What's so bad about office gossip?
Gossip is as old as the hills (or at least since the fall of our first parents), universal and apparently enjoyable. Since every action is aimed as some perceived good, let’s first consider the various rewards of gossip.
For the gossiper, the delights include ego satisfactions such as: feelings of superiority, the pleasure of revenge, the undermining of a rival, admiration gained as one privy to inside information, an outlet for envy, etc.
And for the eager ear, well, let’s face it, gossip can be downright interesting. “The words of a gossip are like choice morsels; they go down into the inmost parts.” (Prv 18:8)
So, if gossip is both natural and enjoyable, the only hope of reducing it is to expose its downsides, and they are many. Gossip divides people and groups, stokes fear, boosts suspicion and destroys reputations. Conversely, reducing gossip increases harmony, respect, productivity and morale.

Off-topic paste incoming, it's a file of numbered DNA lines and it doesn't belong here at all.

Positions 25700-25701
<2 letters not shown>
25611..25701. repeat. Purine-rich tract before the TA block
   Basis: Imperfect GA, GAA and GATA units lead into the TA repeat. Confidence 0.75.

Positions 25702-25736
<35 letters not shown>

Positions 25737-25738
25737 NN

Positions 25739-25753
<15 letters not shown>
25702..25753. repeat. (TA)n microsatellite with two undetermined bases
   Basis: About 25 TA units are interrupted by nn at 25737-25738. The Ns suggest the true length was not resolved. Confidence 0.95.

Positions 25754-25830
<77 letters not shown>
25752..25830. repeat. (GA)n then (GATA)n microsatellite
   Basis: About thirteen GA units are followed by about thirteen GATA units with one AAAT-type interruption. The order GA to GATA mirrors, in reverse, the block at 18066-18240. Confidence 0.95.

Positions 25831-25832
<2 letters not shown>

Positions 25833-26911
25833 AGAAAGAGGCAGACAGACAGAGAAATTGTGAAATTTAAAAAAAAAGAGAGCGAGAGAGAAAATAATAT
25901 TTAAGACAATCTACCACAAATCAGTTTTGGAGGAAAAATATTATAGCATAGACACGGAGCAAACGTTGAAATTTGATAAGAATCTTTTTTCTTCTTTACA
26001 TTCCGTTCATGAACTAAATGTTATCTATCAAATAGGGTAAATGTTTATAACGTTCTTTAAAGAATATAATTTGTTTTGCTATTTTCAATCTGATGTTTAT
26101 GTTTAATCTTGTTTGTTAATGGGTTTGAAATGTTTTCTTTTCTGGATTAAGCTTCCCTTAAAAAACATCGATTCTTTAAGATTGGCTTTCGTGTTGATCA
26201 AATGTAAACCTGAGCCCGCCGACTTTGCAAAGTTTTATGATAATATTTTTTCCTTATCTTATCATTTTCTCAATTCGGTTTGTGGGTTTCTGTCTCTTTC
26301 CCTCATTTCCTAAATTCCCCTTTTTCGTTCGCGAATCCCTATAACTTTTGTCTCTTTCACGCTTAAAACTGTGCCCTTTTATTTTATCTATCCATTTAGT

More gossip = less happiness. Less gossip = more happiness
As for a corporate strategy, it must be from the top down. Conviction, role modeling and messaging from management are essential. A bottom up approach is futile. Management should:
1. Declare the values. Gossip is not a topic in itself; it’s a subset violation of proudly held values, particularly respect.
2. Educate the minds. Management must make a compelling and rational case that exposes gossip as a hobby for small minds.
3. Inspire the hearts. They should spice up the training and sweeten the medicine with role playing and humor.
4. Back it up. Challenge employees to a personal and explicit commitment to speak well of one another or not all.
“Death and life are in the power of the tongue.” (Prv 18:21)